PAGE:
It all started when Ramona went on a surfing trip in 2004 with a few of her girlfriends. They joked about the off-kilter idea of a Jackass-like television show for girls. But that’s where the concept stayed. In March of 2005, Ramona bounced the idea off a friend of hers, Jason Martinez, who lives in Los Angeles and has worked in the entertainment industry. He asked if Ramona was serious, and this Rad Girl herself was taken aback. She quickly recovered and said, “Let’s do it.” Martinez relocated up to Santa Cruz in August of 2005, and a week before they were to gear up for a guerilla style shoot to gather footage for a pilot, Ramona broke her femur while out skateboarding in Scotts Valley. At the time, she was on board to star in the show along with a few other friends. Noticing the apparent ‘danger’ involved with possibly participating in the show, her friends backed out. That’s where her friend Munchie came on board, and a new friend, Clementine, joined the ranks. The women quickly bonded (no surprise, considering their wild antics together) and they shot hordes of self-made, homespun footage around Santa Cruz.

Martinez and Ramona edited the footage into a rough pilot and showed it to some folks in L.A. who cleaned it up for them, and the pilot eventually landed them an agent at UTA, one of the larger and highly reputable talent agencies in Los Angeles. From there, the women landed a deal with Fuse TV and 10 episodes were shot for six weeks in Los Angeles.

The only glitch was that the Rad Girls had hoped to shoot their $1 million-budgeted show here in their hometown of Santa Cruz. That didn’t happen. According to Kathy Agnone, special events coordinator for the city of Santa Cruz, “some of the stunts they wanted to do would damage city property … an idea to do a candy bar in a pool … and use a vehicle to ride around in a park,” Agnone says. “Originally their idea of the show was that they would showcase the beauty and athletic abilities of the women and give a positive view of the town.”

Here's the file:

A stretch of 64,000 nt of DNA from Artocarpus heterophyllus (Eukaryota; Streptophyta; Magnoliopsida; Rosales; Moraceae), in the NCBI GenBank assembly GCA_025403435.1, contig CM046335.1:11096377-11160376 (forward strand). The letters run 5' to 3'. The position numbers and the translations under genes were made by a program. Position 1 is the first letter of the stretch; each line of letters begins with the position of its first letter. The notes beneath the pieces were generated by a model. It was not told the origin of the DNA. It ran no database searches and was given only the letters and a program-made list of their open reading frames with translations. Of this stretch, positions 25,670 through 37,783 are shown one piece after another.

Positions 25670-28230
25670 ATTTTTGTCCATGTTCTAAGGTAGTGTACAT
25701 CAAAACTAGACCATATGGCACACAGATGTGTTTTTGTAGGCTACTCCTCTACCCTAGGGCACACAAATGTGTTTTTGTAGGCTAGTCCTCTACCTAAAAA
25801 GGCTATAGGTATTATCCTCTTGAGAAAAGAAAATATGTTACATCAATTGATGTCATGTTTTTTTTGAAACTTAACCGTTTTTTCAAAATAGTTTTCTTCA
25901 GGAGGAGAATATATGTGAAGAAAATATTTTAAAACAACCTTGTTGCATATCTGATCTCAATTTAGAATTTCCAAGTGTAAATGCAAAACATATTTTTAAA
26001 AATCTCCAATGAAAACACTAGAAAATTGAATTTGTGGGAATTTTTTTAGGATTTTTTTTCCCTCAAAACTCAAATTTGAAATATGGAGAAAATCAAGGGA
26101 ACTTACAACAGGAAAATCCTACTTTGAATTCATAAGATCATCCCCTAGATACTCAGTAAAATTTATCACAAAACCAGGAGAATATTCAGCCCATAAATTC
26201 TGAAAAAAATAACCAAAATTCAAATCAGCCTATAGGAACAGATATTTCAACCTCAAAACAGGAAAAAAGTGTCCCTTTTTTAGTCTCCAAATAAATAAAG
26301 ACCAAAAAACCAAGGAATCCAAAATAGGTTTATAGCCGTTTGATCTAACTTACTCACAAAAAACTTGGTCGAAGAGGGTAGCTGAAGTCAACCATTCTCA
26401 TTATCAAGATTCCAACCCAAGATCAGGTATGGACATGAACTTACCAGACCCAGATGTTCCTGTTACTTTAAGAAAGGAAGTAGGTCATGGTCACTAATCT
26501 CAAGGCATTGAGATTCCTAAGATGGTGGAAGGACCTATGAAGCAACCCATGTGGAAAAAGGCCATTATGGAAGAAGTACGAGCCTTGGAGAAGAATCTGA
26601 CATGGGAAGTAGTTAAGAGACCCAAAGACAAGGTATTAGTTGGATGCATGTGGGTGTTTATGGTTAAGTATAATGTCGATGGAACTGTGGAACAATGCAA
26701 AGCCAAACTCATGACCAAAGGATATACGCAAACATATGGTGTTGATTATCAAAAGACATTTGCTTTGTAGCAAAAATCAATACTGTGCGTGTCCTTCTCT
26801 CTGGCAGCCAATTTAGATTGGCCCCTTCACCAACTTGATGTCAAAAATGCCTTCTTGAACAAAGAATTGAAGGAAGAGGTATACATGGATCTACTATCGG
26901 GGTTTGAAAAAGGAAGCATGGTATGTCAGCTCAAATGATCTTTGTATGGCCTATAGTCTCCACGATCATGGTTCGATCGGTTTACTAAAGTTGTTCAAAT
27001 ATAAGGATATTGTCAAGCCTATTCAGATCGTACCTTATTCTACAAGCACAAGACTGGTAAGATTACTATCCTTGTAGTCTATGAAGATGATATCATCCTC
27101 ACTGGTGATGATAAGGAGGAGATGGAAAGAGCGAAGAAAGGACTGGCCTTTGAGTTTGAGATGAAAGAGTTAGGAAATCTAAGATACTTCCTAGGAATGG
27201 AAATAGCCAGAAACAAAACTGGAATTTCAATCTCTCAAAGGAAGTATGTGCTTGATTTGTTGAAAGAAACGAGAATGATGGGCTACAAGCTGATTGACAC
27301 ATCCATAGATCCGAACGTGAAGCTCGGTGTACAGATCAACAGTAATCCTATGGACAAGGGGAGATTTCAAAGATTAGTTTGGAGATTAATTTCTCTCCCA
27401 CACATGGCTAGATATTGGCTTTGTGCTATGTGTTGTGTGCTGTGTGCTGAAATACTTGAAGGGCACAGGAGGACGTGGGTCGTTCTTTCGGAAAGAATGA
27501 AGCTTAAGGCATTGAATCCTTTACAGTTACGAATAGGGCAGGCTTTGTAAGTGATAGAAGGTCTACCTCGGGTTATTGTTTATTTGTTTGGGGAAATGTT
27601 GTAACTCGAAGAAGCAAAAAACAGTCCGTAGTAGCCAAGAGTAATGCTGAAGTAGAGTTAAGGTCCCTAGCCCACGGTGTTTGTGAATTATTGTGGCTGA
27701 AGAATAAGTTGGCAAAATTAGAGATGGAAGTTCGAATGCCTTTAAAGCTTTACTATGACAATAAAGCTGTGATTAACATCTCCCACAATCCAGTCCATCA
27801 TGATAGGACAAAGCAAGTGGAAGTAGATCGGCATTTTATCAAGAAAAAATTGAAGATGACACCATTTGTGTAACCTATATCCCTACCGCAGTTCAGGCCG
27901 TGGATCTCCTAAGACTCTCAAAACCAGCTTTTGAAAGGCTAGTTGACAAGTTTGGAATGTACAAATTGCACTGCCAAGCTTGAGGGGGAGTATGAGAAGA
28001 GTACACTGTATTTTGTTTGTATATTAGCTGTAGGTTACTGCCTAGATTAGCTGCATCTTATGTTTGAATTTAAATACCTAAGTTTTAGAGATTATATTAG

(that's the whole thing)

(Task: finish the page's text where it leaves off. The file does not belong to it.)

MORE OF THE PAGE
Agnone, who also works for the Santa Cruz City Commission for the Prevention of Violence Against Women, says that she did not have any subjective reasons for not giving the women a public filming permit.

Ramona, co-creator of the project, says that Agnone was given a list of ideas that the Rad Girls would do possible sketches on, and Ramona wishes that if Agnone was deterred by some of those sketches that she would have ruled those out, but continued the conversations about having them film in Santa Cruz.

“We gave her ideas to sort of work with, which she took at face value instead of anticipating the flexible nature of production,” Ramona says. “I will say that my personal opinion about this is that she remains very sensitive with the koi fish (an incident, when MTV shot a fraternity prank on the UC Santa Cruz campus), and fears the worst and is probably pragmatically pessimistic. We have never tried to be destructive. We haven’t vandalized anything in production. We may have inflicted harm upon ourselves, but we didn’t damage any city property and were never intending to do so. We adore Santa Cruz and were wanting to showcase the beauty and character of the county.”

The candy bar in the pool sketch? Ramona says they were talking about the idea of putting a six-ounce candy bar in a pool as a pretend piece of poop. “We would have liked to have had more collaboration than the gavel coming down as a hard no.”

In any case, the production moved to Los Angeles, where the girls relocated for six weeks. Production wrapped in April and the first episode of Rad Girls aired later that month. Now, the girls are sitting tight to see where the project takes them next. Is there a second season ahead? A feature film, like the Jackass guys had?

No one knows what the future holds for the Rad Girls, but Ramona keeps an open mind.

“I really want to give people room to not like it,” she says. “And I can see how they feel that way and they’re entitled to that. For me, the redeemable thing about it is that I think at the heart of it, it is light-hearted and it shows young women who are very self-possessed and funny.”

Tune in to Rad Girls at 10 p.m. Tuesdays on Channel 339 on Direct TV, and 476 on Comcast. Reruns of the show are on almost every night at 8 p.m. For more information visit fuse.tv/radgirls or myspace.com/radgirls.
Contributor at Good Times |

Greg Archer is an award-winning journalist, editor, author, humorist and cultural moderator. His work spotlighting Agents of Change and culture vultures near and far regularly appear on The Huffington Post, and various media and television outlets. His feature stories, film and TV reviews, and celebrity profiles have been published in Oprah Magazine, Live Happy, San Francisco Examiner, The Advocate, Palm Springs Life, Via Magazine, Bust, and other media outlets. He served as Good Times Editor for 14 years (2000-2014). Learn more his books and articles here.